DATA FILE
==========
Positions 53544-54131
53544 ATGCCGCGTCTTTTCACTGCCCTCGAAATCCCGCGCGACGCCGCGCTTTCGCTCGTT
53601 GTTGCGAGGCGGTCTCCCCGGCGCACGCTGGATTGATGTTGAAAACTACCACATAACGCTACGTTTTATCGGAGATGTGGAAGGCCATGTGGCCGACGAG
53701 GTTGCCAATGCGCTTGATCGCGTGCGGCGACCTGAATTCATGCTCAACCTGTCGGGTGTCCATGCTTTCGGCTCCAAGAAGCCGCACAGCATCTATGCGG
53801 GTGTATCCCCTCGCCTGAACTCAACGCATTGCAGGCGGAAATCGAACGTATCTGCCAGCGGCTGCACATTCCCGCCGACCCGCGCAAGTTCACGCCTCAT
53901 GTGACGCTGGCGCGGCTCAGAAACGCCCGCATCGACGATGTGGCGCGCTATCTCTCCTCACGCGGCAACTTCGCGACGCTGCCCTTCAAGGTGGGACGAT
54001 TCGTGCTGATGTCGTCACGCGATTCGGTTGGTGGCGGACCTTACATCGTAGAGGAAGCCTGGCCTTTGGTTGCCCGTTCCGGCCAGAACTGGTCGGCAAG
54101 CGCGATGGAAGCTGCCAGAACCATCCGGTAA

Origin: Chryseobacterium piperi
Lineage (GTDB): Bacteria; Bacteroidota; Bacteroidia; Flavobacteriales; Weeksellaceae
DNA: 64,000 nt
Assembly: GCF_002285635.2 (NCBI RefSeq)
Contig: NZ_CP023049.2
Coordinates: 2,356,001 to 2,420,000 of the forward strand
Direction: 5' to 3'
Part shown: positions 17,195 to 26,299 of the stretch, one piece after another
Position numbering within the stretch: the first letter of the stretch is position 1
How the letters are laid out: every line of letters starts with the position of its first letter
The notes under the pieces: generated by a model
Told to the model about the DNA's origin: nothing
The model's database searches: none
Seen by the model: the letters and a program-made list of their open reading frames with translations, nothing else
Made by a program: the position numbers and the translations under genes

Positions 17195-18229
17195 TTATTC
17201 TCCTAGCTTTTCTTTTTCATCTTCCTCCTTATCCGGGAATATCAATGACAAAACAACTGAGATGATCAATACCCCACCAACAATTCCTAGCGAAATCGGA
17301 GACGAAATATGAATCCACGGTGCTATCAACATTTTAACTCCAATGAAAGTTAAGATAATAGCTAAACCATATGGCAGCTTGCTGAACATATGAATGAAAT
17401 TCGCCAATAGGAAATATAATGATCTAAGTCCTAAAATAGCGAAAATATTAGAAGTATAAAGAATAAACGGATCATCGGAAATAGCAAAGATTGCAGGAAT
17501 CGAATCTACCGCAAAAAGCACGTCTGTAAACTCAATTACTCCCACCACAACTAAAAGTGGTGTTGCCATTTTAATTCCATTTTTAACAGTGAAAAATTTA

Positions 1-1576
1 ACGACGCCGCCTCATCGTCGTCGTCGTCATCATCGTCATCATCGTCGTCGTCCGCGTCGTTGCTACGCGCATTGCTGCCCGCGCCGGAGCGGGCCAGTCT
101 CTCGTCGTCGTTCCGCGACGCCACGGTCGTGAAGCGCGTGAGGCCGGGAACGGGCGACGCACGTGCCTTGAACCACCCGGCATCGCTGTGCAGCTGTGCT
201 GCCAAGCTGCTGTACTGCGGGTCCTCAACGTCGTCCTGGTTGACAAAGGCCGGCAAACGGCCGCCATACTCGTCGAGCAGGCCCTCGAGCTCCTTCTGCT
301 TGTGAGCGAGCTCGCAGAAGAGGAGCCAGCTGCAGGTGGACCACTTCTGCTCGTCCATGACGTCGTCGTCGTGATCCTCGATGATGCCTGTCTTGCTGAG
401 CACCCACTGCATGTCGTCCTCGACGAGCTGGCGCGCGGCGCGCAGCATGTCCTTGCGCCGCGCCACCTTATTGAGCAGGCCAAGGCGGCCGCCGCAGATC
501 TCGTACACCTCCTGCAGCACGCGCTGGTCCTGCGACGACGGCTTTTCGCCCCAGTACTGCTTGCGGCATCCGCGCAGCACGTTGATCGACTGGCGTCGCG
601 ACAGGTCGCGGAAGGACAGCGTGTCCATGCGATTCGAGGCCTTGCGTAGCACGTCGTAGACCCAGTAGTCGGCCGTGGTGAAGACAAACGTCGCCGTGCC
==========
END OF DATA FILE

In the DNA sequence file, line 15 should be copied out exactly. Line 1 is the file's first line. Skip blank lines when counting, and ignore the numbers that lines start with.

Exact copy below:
Direction: 5' to 3'